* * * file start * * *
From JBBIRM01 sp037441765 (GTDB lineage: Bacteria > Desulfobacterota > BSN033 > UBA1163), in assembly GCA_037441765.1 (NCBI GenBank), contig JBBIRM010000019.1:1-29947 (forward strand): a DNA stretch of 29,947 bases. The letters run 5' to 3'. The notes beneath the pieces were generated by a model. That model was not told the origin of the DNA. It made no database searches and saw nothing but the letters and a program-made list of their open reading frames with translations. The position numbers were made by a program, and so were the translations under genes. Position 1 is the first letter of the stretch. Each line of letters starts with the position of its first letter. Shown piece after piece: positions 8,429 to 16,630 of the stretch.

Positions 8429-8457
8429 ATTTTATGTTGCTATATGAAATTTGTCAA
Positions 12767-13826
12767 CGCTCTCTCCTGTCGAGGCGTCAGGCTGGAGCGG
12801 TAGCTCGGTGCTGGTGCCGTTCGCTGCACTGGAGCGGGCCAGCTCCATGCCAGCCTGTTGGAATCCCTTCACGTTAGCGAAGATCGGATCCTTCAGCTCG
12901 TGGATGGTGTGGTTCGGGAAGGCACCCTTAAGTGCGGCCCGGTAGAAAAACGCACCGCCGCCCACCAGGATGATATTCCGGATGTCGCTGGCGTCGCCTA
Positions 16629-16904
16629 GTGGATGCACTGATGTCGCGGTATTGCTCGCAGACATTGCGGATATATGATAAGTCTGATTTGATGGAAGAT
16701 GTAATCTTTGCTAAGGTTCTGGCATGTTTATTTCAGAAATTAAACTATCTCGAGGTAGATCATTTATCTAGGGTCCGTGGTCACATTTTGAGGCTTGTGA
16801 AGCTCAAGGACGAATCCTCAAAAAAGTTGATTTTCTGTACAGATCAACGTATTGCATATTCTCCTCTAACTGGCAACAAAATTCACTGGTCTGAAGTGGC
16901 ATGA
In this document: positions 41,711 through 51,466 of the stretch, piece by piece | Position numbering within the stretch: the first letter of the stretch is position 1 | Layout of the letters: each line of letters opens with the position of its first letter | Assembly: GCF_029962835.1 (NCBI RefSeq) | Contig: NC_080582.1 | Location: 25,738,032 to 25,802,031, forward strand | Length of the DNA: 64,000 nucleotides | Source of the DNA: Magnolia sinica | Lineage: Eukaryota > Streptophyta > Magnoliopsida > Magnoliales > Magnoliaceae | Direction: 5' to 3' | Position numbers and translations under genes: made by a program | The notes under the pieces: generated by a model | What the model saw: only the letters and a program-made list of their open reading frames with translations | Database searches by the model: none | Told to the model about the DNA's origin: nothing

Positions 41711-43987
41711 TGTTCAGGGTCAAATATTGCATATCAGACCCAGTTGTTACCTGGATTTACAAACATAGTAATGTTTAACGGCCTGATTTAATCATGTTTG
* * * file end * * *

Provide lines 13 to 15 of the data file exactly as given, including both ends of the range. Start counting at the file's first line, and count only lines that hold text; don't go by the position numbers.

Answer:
In this document: positions 41,711 through 51,466 of the stretch, piece by piece | Position numbering within the stretch: the first letter of the stretch is position 1 | Layout of the letters: each line of letters opens with the position of its first letter | Assembly: GCF_029962835.1 (NCBI RefSeq) | Contig: NC_080582.1 | Location: 25,738,032 to 25,802,031, forward strand | Length of the DNA: 64,000 nucleotides | Source of the DNA: Magnolia sinica | Lineage: Eukaryota > Streptophyta > Magnoliopsida > Magnoliales > Magnoliaceae | Direction: 5' to 3' | Position numbers and translations under genes: made by a program | The notes under the pieces: generated by a model | What the model saw: only the letters and a program-made list of their open reading frames with translations | Database searches by the model: none | Told to the model about the DNA's origin: nothing

Positions 41711-43987
41711 TGTTCAGGGTCAAATATTGCATATCAGACCCAGTTGTTACCTGGATTTACAAACATAGTAATGTTTAACGGCCTGATTTAATCATGTTTG